On Bad Thing, Babe’s three-octave singing now has something of the miraculous to it, and the unearthly aspect is her ability to enunciate words in a way that taps into the immediacy of Jon’s guitar playing and singing. “Finding the emotion, the simmer, in blues is challenging and that’s my own personal journey as a singer,” she says, having been raised up on opera and Aerosmith blues-rock. “I can easily travel this road for the rest of my life and still have a huge amount more to learn as a singer.” Monitoring her learning process pays off in dividends—Babe always cuts straight to the soul.
Bad Thing’s blue-ribbon program—consisting of six original compositions and three covers– runs 47 minutes with nary a throwaway moment. The opening instrumental, “13 O’ Clock Blues,” sets a provocative groove while having an historic aspect. Catler explains, “Willie McBlind shows that, for the first time in music, the 13th Harmonic of each blues chord represents the new limit of consonance.” The edgy jump-blues “Bad Thing,” one of four numbers mixed by Gaines in Memphis, shows how flawlessly and naturally Catler unleashes his lava-flow of guitar vocabulary as Babe intones fractured epigrams like “train I ride off the track/cream don’t rise to the top” that stand as wry political/social commentary. Inspired by a visit to a horse’s stall (!), “Primo” rides hard with the bass line kicking against super-chromatic sliding guitar chords; the guitar-produced Harmonic Cloud that envelops the song near its end sure sounds like a mysterious sonic blessing from Jimi Hendrix.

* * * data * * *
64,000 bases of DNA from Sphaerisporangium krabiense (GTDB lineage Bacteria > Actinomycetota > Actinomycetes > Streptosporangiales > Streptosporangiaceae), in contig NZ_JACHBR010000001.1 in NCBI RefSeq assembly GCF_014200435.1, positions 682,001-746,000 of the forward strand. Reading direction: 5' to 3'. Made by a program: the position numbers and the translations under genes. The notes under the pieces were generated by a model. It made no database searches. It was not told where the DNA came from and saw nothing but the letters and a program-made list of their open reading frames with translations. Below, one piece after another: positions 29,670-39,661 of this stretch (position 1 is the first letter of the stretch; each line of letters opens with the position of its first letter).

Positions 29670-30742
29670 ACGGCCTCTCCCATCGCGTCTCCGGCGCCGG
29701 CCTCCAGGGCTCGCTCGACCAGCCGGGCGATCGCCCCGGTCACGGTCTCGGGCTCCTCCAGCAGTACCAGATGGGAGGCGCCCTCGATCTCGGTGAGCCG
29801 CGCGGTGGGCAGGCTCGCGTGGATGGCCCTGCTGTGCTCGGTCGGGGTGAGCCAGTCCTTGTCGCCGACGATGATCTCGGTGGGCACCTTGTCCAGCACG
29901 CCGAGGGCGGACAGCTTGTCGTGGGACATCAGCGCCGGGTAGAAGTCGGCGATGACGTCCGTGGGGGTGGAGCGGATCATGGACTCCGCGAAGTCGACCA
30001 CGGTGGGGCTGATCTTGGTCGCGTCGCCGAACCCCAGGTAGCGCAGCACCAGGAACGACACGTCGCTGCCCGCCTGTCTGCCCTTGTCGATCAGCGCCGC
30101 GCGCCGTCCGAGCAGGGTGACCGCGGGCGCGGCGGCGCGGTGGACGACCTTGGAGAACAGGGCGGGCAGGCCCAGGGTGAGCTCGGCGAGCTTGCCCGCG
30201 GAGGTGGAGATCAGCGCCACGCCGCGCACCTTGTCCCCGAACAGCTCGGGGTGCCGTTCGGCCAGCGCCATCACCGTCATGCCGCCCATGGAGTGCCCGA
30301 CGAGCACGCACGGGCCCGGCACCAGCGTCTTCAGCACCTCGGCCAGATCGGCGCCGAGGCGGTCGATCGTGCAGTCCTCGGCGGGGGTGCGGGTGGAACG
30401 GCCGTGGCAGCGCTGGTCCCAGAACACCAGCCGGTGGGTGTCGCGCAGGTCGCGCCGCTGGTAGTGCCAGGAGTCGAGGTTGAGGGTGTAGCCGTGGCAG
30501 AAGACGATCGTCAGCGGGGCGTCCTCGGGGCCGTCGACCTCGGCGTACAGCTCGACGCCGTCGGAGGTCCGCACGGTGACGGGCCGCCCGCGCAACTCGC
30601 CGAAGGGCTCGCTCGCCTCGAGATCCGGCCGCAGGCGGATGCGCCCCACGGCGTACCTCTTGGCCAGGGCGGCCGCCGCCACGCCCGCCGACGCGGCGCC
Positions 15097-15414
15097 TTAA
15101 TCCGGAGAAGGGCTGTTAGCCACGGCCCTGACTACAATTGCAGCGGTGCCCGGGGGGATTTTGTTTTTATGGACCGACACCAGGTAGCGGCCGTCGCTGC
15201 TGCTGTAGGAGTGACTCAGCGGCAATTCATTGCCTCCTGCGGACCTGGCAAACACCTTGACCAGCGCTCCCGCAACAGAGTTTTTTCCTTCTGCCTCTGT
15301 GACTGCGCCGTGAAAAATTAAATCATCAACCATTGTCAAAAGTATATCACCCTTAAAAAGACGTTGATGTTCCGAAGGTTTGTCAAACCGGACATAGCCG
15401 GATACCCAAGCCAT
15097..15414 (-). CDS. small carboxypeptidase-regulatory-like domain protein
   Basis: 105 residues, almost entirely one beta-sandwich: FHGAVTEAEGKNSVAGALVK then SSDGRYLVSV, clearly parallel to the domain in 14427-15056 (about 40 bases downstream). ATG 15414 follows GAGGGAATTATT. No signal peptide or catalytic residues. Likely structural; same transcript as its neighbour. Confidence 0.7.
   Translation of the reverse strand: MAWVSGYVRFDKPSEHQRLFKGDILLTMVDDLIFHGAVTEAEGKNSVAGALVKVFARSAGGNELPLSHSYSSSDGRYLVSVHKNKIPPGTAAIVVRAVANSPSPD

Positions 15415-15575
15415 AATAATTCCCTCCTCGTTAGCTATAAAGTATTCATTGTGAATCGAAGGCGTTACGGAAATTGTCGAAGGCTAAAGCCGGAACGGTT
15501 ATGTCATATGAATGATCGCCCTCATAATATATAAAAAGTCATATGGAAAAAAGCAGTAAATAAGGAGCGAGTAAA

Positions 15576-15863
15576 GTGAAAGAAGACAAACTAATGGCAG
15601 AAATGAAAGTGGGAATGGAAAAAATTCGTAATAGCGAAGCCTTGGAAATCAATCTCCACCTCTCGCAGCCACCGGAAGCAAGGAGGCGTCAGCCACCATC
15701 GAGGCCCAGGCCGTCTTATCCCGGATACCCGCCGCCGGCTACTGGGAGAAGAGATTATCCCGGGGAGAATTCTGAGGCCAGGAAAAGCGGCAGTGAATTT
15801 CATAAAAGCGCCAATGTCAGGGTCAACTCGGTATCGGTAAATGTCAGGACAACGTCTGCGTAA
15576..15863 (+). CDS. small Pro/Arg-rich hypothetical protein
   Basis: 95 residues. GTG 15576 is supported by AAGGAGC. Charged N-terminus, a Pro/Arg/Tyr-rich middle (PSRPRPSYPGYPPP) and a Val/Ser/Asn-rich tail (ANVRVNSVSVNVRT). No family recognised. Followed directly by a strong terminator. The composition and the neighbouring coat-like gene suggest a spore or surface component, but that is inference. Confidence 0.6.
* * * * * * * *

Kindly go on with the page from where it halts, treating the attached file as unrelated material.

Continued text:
The equally compelling “Blood Moon,” based on a Mississippi Fred McDowell tune, with vocals by Jon and Babe, finds the band conjuring a wild musical-emotional climate appropriate for the song protagonist’s hard choice on whether to leave someone behind or stick around though one’s situation is precarious. Blind Willie Johnson’s old-as-sin “Nobody’s Fault But Mine” is transmogrified into a modern blues-guitar piece de resistance complete with fond nods to Johnson’s slide playing on the original recording. Jon and Babe mention that “Storms”—still another Just Intonation guitar stunner–“tells the story of people’s resilience while in the midst of navigating personal turbulence and loss.” There’s plenty of vocalized and instrumental “dark clouds rolling” before Babe sings at the chorus like a shining ray of hope. She reveals she “felt the presence of a recently departed loved one speaking through the guitar solo.”